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One hundred years ago, President Woodrow Wilson went before the United States Senate and asked Congress for a declaration of war against the Central Powers. The impetus for this declaration was Wilhelmine Germany’s return to unrestricted submarine warfare in the Atlantic. Wilson, who had a year earlier campaigned on a promise of keeping the United States out of war, now, in April, asked to send American boys to Europe in order to

fight for the things which we have always carried nearest our hearts — for democracy, for the right of those who submit to authority to have a voice in their own governments, for the rights and liberties of small nations, for a universal dominion of right by such a concert of free peoples as shall bring peace and safety to all nations and make the world itself at last free.

More… “Mist, Mountains, and Men”

Benjamin Welton is a freelance writer based in Boston. He is the author of Hands Dabbled in Blood.

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Happy Friday the 13th to all the friggatriskaidekaphiles out there! Those who flout the superstition around this day would fit in well among the members (13, of course) of the Thirteen Club, who celebrated occasions such as these by walking under ladders, spilling salt, eating morbid food, and actively trying to beget terrible luck whenever possible. (The Paris Review)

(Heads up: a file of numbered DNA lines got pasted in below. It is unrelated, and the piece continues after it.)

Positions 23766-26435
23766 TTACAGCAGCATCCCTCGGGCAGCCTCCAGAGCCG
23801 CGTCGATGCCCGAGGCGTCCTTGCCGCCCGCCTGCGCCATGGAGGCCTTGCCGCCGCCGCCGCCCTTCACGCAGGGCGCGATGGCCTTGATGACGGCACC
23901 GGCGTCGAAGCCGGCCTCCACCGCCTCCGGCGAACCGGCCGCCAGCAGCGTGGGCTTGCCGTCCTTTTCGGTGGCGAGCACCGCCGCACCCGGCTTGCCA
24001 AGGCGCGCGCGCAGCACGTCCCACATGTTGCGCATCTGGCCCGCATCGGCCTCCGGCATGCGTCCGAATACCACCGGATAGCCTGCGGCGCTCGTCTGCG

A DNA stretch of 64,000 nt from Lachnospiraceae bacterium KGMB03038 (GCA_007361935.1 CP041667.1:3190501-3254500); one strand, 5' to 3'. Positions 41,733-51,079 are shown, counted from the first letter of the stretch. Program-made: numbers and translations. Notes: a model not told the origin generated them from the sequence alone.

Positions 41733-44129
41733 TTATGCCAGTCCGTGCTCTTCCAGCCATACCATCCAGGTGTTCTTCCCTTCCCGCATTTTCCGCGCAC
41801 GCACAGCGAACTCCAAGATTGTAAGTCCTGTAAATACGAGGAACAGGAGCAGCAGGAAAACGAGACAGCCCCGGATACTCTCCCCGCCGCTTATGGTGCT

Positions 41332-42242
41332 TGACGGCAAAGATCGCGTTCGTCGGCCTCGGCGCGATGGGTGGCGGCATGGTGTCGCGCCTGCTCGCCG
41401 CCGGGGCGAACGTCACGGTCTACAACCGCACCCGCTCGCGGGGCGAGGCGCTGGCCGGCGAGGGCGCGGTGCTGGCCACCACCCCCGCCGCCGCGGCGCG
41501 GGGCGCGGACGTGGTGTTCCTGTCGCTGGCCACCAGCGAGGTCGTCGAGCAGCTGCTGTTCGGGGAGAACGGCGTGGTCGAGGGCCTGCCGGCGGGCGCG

On the other hand, if you have friggatriskaidekaphobia, maybe the stress of today’s date is making you grind your teeth. Quite biting your nails and check out the bizarre history of the mouth guard. (Design Observer)

Franzen-hating Friday, anyone? Tim Parks doesn’t need you to like what he’s reading, but he implores the adoring fans of Rushdie, Murakami, Ferrante, and other purveyors of the contemporary literary novel (and its kin) to cease the madness. (The New York Review of Books) •

Maren Larsen is the associate editor of The Smart Set. She is a digital journalism student, college radio DJ, and outdoor enthusiast.

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In the last years of her life, Martha began to lose her feathers. Sol Stephan, General Manager of the Cincinnati Zoo, where Martha spent most of her years, began collecting the feathers in a cigar box without much idea of what he would do with them. Martha lived a sedentary life at the zoo. Her cage was 18 feet by 20 feet — she had never known what it was to fly free. When Martha’s last friend George (who was also named for a Washington) died in 1910, Martha became a celebrity. She watched the people passing by, alone in her enclosure, and they watched her. Martha ate her cooked liver and eggs, and her cracked corn, and sat. On the outside of her cage, Stephan placed a sign announcing Martha as the Last of the Passenger Pigeons. Visitors couldn’t believe that Martha really was the last. They would throw… More…